Dracula's Guest

Dracula's Guest

by Bram Stoker

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Overview

"Dracula's Guest" follows an Englishman as he wanders around Munich before leaving for Transylvania. It is Walpurgis Night, and in spite of the coachman's warnings, the young man foolishly leaves his hotel and wanders through a dense forest alone. Along the way he feels he is being watched by a tall and thin stranger. The book contains several other short stories; The Judge's House, The Squaw, The Secret of the Growing Gold, The Gipsy Prophecy, The Coming of Abel Behenna, The Burial of the Rats, A Dream of Red Hands and Crooken Sands.

Product Details

ISBN-13: 9789388321884
Publisher: Astral International Pvt. Ltd.
Publication date: 07/08/2019
Pages: 22
Product dimensions: 6.14(w) x 9.21(h) x 0.05(d)

About the Author

Abraham "Bram" Stoker (1847 - 1912) was an Irish author, best known today for his 1897 Gothic novel Dracula. During his lifetime, he was better known as the personal assistant of actor Henry Irving and business manager of the Lyceum Theatre in London, which Irving owned. Stoker was bedridden with an unknown illness until he started school at the age of seven, when he made a complete recovery. Of this time, Stoker wrote, "I was naturally thoughtful and the leisure of long illness gave opportunity for many thoughts which were fruitful according to their kind in later years."

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Dracula's Guest 4 out of 5 based on 0 ratings. 7 reviews.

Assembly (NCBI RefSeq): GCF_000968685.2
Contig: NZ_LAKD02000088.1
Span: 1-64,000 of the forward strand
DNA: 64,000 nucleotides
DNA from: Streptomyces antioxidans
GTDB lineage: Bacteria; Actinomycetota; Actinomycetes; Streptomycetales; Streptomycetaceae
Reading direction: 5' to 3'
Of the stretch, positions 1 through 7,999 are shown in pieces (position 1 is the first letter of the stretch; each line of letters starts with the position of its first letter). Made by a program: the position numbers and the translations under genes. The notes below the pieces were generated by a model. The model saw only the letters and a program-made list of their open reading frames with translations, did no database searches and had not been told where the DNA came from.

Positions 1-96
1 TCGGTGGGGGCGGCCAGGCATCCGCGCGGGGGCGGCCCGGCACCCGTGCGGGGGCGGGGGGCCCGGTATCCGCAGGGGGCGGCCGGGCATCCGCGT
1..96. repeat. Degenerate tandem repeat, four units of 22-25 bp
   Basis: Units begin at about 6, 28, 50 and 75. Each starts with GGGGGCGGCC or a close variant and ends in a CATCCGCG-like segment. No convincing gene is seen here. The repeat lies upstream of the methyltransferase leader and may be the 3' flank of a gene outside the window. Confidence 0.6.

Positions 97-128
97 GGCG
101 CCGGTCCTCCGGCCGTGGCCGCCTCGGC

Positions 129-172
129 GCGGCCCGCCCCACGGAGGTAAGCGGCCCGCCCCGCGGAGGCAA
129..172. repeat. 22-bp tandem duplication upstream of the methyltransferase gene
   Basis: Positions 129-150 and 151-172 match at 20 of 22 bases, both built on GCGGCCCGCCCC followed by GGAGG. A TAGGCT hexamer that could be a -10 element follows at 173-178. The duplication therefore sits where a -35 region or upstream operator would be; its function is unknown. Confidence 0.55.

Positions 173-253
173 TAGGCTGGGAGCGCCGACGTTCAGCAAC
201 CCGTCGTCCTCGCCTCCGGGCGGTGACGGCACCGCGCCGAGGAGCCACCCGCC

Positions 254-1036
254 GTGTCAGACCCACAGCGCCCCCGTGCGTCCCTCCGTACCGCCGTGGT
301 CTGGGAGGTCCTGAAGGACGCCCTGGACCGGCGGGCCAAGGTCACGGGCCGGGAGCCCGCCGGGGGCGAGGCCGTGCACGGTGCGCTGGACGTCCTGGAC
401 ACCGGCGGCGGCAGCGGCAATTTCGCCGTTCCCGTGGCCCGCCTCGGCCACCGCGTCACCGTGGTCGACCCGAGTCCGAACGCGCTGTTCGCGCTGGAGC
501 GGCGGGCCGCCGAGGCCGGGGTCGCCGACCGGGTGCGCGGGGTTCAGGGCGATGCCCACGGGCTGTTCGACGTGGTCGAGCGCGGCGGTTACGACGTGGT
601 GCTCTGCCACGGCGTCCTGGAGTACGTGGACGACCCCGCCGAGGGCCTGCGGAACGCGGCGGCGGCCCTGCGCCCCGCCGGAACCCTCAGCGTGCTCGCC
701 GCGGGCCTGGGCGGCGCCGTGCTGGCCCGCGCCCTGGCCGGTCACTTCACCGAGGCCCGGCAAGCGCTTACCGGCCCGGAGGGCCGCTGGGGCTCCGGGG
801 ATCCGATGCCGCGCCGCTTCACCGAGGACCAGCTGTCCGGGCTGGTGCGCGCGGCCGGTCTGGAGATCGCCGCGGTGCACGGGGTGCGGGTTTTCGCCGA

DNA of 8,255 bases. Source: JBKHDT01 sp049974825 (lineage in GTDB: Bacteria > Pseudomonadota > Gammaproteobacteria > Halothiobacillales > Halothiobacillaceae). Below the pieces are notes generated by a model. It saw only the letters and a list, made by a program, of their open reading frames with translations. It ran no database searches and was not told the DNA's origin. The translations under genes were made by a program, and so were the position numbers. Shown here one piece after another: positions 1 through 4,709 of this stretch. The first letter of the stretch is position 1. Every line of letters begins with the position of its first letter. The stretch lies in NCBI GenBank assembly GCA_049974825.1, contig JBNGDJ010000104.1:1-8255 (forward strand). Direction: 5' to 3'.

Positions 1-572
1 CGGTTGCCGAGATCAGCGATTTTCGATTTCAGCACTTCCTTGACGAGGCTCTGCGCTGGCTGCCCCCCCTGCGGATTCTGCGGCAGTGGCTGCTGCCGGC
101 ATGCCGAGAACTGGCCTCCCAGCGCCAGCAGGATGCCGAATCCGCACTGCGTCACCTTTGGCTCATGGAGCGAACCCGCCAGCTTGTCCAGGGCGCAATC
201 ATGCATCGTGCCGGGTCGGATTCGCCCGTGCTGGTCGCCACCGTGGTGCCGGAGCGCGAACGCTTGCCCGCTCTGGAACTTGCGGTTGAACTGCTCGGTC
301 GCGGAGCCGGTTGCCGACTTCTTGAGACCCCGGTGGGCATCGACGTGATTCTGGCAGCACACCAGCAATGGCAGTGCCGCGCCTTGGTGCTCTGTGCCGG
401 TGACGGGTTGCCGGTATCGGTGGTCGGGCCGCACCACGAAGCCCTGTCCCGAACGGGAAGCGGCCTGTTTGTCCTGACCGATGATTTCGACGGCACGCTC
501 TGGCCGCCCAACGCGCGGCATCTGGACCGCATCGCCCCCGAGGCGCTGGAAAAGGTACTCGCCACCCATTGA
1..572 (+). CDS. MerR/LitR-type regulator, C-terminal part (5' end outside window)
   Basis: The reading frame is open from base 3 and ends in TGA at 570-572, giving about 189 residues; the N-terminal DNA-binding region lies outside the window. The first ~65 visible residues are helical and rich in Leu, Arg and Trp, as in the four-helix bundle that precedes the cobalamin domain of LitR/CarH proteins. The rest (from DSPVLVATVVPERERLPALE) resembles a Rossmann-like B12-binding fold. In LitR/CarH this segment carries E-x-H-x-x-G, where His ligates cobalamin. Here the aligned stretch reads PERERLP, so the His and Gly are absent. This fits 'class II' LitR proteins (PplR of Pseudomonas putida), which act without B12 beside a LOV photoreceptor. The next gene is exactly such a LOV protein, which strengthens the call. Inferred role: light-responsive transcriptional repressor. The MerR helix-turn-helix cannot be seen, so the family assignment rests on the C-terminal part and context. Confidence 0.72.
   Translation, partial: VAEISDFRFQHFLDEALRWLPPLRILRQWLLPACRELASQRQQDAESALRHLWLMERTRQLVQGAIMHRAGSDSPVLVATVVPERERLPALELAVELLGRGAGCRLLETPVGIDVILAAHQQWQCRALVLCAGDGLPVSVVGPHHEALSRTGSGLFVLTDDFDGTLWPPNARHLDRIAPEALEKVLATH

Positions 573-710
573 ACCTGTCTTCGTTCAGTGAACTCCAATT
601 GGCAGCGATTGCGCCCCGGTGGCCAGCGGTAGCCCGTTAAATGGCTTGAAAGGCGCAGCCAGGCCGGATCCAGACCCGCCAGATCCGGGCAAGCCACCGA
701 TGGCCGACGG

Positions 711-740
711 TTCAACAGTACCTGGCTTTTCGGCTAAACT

Guest More than 1 year ago
Bram Stoker's Stories are quite similar. There are many characters that are also similar. They do the same things in 'Dracula's Guest', 'The Judge's Houe', and 'The Squaw'. They do not listen or think of what other people are trying to do for them. The other characters tried to help them, but they did not listen which caused tragedy. Bram Stoker based many of his characters on other characters that are the same.
boletus on LibraryThing More than 1 year ago
I really enjoyed this book. For its time it had some very interesting ideas and was easy to read
Anonymous More than 1 year ago
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Anonymous More than 1 year ago
Guest More than 1 year ago
In many of Bram Stoker's stories he has the same theme. I got the theme listen to what people tell you out of the stories. It made sense because in most of the stories like 'Dracula's Guest' and 'The Judge's House' there are characters that do not listen and should have listened to what people had told them.
Anonymous More than 1 year ago
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